Portrait Painting - Why?

Portrait Painting – Why ?

Let me begin by telling you that I will never have rigid and stable answers to questions about my art. Like everything within and around me that is subject to constant change, I expect my artistic process to evolve and simply be reflective of my current state of being.

While stillness in moments is infinitely refreshing, stillness in a non-evolving, stationary life reeks of stagnation, the kind that I wish for no one. As such I allow for each of my paintings to dictate their own terms for coming alive as best they can.

 In the here and now, I find myself drawn to portrait painting. Something about the clash of lines, the emerging expression, the planes, the movement of mass and color, makes the process extremely satisfying. The gratification that I derive from each completed project makes the struggle worthwhile and addictive.

The most challenging component of my work is finding the subject that can hold my interest and warrant the use of my time.

I’ve been given many suggestions. ‘Why not close friends?’ Perhaps when I find the bond strong enough to handle disappointment and rejection. ‘Why not famous people?’ They pose and have legacies at stake that make them unwilling to let their guard down. ‘Why not beautiful people?’ They are too perfect and I find perfection alienating.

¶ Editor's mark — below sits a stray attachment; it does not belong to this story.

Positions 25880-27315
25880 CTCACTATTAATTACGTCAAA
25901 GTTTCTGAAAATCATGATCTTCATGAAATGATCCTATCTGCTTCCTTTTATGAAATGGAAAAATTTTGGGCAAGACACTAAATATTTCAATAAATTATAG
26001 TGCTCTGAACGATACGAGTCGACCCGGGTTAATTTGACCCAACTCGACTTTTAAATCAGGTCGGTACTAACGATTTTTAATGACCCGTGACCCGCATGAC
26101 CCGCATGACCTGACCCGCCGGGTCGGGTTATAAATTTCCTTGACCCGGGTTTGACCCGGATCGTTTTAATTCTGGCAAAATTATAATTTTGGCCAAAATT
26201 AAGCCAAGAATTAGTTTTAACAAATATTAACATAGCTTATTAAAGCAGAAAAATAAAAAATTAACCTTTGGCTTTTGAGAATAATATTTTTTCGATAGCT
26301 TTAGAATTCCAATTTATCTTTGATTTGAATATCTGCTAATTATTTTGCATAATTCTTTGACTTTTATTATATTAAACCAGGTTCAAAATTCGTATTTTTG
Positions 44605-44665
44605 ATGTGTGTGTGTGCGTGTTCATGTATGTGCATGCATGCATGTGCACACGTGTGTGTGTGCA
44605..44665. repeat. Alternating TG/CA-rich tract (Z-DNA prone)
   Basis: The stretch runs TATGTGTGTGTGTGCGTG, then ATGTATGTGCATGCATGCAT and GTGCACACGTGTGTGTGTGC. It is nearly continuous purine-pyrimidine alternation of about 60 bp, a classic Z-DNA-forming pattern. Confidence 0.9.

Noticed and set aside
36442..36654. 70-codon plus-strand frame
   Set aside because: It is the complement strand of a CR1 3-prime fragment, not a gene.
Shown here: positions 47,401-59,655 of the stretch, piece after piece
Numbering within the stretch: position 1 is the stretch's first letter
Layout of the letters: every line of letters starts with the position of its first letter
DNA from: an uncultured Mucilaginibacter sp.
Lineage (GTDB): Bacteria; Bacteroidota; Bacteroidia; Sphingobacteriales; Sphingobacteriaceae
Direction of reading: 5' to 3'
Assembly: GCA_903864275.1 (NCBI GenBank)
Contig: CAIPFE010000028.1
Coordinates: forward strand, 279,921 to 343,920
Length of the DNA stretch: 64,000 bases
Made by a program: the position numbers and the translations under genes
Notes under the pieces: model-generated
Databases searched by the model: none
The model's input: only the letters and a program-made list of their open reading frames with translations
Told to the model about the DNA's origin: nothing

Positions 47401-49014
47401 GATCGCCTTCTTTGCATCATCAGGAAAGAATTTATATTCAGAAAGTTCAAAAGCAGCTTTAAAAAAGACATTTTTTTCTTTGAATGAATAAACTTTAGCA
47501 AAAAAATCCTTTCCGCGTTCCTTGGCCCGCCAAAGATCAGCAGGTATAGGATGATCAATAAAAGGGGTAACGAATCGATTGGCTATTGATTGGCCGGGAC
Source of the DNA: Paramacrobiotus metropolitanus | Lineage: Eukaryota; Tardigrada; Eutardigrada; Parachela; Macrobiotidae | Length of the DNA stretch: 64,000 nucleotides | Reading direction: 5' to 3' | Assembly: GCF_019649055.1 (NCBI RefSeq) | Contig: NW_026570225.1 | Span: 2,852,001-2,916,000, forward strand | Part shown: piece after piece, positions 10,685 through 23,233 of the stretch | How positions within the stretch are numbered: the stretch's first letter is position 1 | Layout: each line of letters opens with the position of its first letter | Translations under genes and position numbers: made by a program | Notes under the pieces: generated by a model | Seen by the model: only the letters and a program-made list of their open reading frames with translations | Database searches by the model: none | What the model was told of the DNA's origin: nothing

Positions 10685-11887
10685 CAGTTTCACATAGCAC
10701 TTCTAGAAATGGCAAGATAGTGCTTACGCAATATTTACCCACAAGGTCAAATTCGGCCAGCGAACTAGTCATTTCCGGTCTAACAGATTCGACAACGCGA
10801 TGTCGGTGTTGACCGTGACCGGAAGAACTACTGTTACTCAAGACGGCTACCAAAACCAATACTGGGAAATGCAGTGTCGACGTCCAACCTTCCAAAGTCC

The option then was regular everyday people, often those that I can relate to because of their station, their unhidden vulnerability and their imperfect existence. Among them, I generally find young children and the elderly interesting to paint.  Unconcerned about judgment, either because they are too young to understand or too wise to pay heed, they make ideal subjects who are relaxed and present in the moment.

Very often people pose and not pause for portraiture, be it painting or photography.

In my mind, there is a huge difference in the outcome of the picture as a result of such portrayal.  Posing distinguishes the subject and the viewer as separate entities that simply connect on the periphery of life, whereas pausing provokes reflection, inviting the viewer into the life and mind of the subject, where the commonality of the human condition binds them to each other.

Nature, is supremely beautiful and infinitely healing simply because it is unconscious of itself. To me, beauty in portraiture is simply a moment when the subject is not self-conscious and yet willing and confident enough to be seen. I often look for such frozen bits of information in my subjects that can be highlighted and exposed to the viewer.

I was once told that all reasons for existence is simply made up and as such that which cannot be attributed to personal choice is best left in the decisive hands of the divine universe.  I was also told that since everything is transitory the only thing an artist will ever own is the process of creation.

So I figured, what better way to spend my available moments, than creation?

Vandana Nittoor